PARIS — June 12 to 13 saw trade show MakeUp in Paris celebrate its fifth edition with an expanded exhibition space at the Carrousel du Louvre here.
The show posted a 12 percent increase in visitor numbers to 2804, while exhibitor figures grew 17 percent to 114.
The international attendee count represented 30 percent of visitors, according to show organizer Beauteam, and several exhibitors cited a growing quality of international visitors.
“In the past, it was a very French event, but that is changing,” said Valérie Pian-Parison, marketing manager for European personal care at BASF.
The company, which was presenting its latest ingredients developments as well as pigment trends for spring 2016, had seen buyers from companies like Amore Pacific and the Estée Lauder Cos. Inc.-owned MAC, she said.
“The quality of the people is getting better, the visitors are more professional,” agreed Brandy Baik, director of the overseas sales department at FS Korea, adding that South Korea’s reputation as a cosmetics packaging innovator is increasingly drawing customers.
“People like to understand what’s happening in Korea,” she said.
FS Korea’s latest innovations include a compact for watery foundation textures with a click button that pushes the formulation through holes in the compact for sponge application.
Bright colors were the name of the game at many stands — from pigment trends featuring primary shades inspired by the “Happy” phenomenon at BASF to lollipop-shaped lip glosses for young U.S.-based brand Flickable at Topline Products-Primapack or day-glow rubber and mesh packs at LF Beauty/Jackal.
Glassmaker SGD was showcasing the possibilities opened up by its recent partnership with a pigment manufacturer, which allows the French company to use pigments in screen printing and lacquering applications to add differentiation to glass bottles and jars.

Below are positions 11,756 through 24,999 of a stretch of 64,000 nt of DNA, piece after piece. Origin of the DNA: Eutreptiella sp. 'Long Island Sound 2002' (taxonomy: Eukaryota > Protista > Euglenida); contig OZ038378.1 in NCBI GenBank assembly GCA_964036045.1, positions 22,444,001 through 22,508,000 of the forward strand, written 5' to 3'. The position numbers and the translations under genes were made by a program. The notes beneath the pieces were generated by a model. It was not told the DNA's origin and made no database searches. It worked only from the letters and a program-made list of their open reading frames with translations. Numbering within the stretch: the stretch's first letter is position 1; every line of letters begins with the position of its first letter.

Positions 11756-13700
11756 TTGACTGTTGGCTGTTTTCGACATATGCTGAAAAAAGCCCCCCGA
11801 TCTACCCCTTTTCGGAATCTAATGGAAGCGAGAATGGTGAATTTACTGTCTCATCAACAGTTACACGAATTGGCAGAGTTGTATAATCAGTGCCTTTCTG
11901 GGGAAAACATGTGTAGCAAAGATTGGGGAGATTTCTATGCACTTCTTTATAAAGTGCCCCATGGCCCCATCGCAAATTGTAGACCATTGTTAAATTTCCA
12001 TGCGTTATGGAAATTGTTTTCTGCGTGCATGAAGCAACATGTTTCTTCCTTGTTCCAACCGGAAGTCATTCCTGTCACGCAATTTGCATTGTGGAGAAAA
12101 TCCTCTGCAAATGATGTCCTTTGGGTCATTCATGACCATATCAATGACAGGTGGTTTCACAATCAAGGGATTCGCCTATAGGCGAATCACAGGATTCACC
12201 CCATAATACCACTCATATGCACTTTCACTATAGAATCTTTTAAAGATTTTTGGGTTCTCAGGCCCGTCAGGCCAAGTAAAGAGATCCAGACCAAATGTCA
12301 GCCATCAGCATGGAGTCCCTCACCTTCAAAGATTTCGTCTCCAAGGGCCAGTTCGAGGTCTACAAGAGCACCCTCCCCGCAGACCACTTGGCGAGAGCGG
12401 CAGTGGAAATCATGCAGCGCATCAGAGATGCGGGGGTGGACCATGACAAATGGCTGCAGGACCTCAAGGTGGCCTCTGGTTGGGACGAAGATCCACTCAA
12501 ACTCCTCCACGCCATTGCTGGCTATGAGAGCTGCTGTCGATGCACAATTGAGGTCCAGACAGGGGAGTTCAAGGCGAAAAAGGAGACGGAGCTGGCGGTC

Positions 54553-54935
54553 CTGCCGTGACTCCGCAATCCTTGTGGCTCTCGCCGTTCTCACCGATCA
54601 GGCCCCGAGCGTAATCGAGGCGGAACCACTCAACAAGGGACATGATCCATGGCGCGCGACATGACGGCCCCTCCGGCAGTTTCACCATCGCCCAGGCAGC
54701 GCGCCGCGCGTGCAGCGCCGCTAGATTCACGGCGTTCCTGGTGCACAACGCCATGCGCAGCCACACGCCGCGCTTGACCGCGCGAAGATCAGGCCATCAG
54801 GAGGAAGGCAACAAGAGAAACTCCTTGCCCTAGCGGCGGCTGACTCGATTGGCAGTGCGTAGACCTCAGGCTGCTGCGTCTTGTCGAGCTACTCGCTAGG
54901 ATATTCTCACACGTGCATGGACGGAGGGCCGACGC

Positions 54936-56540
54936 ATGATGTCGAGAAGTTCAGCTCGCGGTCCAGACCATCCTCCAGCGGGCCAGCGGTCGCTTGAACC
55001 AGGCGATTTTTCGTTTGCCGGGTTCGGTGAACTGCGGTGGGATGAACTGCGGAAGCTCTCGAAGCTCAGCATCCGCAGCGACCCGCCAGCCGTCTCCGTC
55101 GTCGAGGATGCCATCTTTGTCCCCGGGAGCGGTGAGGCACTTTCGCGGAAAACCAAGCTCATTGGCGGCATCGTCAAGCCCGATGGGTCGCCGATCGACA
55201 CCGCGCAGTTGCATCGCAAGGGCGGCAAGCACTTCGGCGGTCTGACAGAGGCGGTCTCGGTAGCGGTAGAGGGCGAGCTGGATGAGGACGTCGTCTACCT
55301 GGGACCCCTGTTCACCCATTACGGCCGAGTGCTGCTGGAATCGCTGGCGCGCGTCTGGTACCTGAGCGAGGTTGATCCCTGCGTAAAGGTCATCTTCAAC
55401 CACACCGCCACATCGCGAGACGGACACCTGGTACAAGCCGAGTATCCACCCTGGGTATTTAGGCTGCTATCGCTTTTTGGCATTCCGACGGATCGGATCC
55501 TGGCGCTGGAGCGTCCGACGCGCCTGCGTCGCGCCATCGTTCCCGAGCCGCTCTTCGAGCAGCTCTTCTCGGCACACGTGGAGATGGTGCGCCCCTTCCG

“We can match the shade of the product inside and the packaging, for example, through screen printing onto the base of a makeup jar,” explained SGD’s international marketing manager for fragrance and cosmetics Gaëlle Verjus. “This could only be done with labels before, which did not give such a chic finish and was easily damaged.”
LF Beauty/Jackal, meanwhile, was homing in on the portable product trend with a quirky prototype nail polish bottle with a ring fitted that will allow the consumer to slip the bottle onto her finger to apply product on the go.
“It’s seen a lot of attention,” said a spokeswoman for the company, which was also showing off its latest electronic beauty gadgets, including a vibrating sponge-tipped foundation applicator. “Now it’s up to the brands to see how they wish to exploit it.”
On the business side, exhibitors reported that 2014 has been relatively calm, except in fragrance, with numerous new launches boosting business.
“More briefs have been launched,” said SGD’s Verjus. “Last year, it was more about flankers, this year, there have been more launches.”
“Looking forward, we are expecting things to be calmer,” said Frédéric Perdrix, key account manager at plastic packaging specialist Texen.
Despite anticipating flat sales in 2014, Topline Products-Primapack, meanwhile, is ramping up production closer to Europe to feed demand for shorter lead times and more innovative products, and recently signed two joint ventures in Tunisia, one for plastic injection and another for zamak parts, according to marketing and communication manager Sophie Gaspin.
“We are in a major projection phase,” said Gaspin. “We can now answer bids from the major beauty manufacturers, thanks to an industrial base covering the U.S., Asia and Europe.”